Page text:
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Pelham Bay Park History & Highlights

Pelham Bay Park is the largest park in New York City. That’s right. Pelham Bay Park is the largest park in New York City and it is more than three times the size of Central Park! It’s located in The Bronx, New York City’s northernmost borough, and the only borough attached to the continental United States.

The land that Pelham Bay Park is situated on officially became a park in 1888 but it wasn’t until the 1930s/40s that New York City Park Commissioner at the time, Robert Moses, transformed it into the place we know and love today.

With that in mind, let’s explore some of its secrets…

Man-Made Beach

One of Pelham Bay Park’s most impressive features is a man-made beach known by some as “The Riviera of New York City.” Orchard Beach in Pelham Bay Park was part of Robert Moses’ redesign and cost approximately $8 million to create! Much of Orchard Beach was built during the great depression as part of the Works Project Administration. Over $75 million has been raised for renovating the pavilion to breathe new life into these WPA (Work Projects Administration) structures.

In addition to a sandy shorefront that spans over a mile in length, Orchard Beach has a promenade perfect for a sunny afternoon stroll, and a lovely area packed with shops and tasty food stands! The park is also a great place to bring kids. You and your family can spend the day splashing in the waves or playing on one of the two Pelham Bay Park playgrounds. You will also find abundant year-round handball, basketball, and volleyball courts – with beautiful views of the water! On either side of the beach, you will also find picnic areas that allow barbecuing. Pro tip: it’s a great place for a Fourth of July family gathering!

Historic Mansion Museum

Situated in the heart of Pelham Bay Park, the gorgeous Bartow-Pell Mansion Museum(opens in a new tab) sits in all its 1842 glory. The mansion is built on land originally owned by Thomas Pell and became home to a distant Pell relative named Robert Bartow. In 1946, the mansion was transformed into a museum that seeks to preserve the last remaining 19th century estate in the Bronx for generations to come.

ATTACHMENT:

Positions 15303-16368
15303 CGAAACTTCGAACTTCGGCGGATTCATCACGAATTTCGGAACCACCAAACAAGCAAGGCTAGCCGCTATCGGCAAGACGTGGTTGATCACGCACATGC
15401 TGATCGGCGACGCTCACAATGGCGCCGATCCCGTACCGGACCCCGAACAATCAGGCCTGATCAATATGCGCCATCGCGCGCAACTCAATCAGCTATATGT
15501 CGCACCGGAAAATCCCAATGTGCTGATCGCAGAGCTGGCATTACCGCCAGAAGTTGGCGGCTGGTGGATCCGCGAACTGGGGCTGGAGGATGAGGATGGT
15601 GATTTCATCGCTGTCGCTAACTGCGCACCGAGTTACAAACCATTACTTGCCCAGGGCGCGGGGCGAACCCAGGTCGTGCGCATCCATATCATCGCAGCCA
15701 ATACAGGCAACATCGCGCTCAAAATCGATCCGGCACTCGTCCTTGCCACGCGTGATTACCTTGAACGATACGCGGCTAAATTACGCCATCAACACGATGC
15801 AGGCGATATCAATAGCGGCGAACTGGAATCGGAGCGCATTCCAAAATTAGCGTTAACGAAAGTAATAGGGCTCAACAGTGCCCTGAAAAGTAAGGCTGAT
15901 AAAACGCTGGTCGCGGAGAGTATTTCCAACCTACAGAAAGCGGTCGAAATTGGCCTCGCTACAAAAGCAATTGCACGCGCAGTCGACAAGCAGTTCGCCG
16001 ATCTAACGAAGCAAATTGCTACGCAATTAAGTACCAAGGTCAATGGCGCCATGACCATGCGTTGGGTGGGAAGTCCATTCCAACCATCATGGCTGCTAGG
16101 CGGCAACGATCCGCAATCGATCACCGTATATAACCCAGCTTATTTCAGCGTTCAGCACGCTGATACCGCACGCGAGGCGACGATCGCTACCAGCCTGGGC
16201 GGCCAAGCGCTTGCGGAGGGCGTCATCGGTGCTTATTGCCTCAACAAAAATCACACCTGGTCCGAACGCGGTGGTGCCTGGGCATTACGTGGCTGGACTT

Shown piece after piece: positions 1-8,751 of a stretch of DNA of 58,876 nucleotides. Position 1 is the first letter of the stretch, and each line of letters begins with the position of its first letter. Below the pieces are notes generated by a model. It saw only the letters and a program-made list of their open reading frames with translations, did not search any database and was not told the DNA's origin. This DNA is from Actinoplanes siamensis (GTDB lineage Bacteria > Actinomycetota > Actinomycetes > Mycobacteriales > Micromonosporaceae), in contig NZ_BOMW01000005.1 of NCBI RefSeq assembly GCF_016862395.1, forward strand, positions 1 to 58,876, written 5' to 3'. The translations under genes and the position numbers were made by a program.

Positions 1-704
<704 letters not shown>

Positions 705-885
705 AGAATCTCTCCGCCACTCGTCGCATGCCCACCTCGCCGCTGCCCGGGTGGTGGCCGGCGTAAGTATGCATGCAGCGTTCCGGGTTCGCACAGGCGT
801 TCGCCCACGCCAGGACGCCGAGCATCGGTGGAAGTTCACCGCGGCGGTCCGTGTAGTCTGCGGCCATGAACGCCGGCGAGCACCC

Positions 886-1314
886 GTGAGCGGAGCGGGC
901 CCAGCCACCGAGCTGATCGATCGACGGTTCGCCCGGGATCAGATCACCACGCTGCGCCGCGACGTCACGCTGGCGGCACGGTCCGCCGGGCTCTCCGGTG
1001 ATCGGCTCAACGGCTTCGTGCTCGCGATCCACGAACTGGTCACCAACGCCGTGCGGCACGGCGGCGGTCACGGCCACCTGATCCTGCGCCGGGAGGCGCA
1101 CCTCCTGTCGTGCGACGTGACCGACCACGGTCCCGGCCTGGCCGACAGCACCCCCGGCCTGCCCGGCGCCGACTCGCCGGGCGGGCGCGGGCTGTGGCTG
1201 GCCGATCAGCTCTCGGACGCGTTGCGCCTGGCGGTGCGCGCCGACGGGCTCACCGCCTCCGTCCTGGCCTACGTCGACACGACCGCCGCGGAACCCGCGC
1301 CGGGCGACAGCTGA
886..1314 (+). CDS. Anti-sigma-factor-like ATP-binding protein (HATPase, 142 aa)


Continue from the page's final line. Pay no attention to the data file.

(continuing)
The Bartow-Pell Mansion is elegant, with neo-classical stone architecture. It is one of the earliest restoration projects in our country’s history and is both a city and a national landmark. It boasts a carriage house and gorgeous landscaped gardens to explore, as well as a Bartow-Pell family memorial plot. Among the artifacts in the museum is a desk that belonged to Aaron Burr. Aaron Burr was a former U.S. Vice President who gained notoriety after killing Alexander Hamilton in a duel. If you’re a fan of the musical Hamilton, you’ll recall Burr sings a song called “Dear Theodosia.” The song is about a distant Bartow relative, Theodosia, whom Burr married.

If you enjoy exploring beautifully preserved houses and learning about bygone eras, visiting this museum is an experience you will forever treasure. The museum also hosts special events ranging from historical lectures to vegetable gardening classes in the mansion’s very own vegetable garden! A great little addition to your Pelham Bay Park day out.

Nature Trails

Kazimiroff Nature Trail was funnily enough named after a dental surgeon! Dr. Theodore Kazimiroff was a dentist who was also dedicated to preserving the delicate ecosystems of the Bronx. After his death in 1980, this section of the park was named after him.

The nature trail consists of two loops, the first is the blue “outer loop” which is 2.3 miles in length and takes you on a stroll through white oaks, tulip trees, and black locusts. You will also be treated to giant Norway Spruce trees (this is the tree of choice for Rockefeller Center when choosing a Christmas tree each year!) planted by the parks department in 1918. Keep your eyes open and you may spot some deer and raccoons! The second trail is the red “inner loop” and is one mile in length. Here, you can meander through wildflowers and climb on giant boulders (great for the kids to run around and play on). Look carefully and you’ll see scars on the trees from a past wildfire! Both loops are dog-friendly, so feel free to bring your furry friends. Just make sure you also bring a leash and plenty of plastic baggies to clean up after them.

To learn even more about this park’s rich history or to have a local guide show you the highlights, book a tour with one of our friendly guides today!(opens in a new tab)

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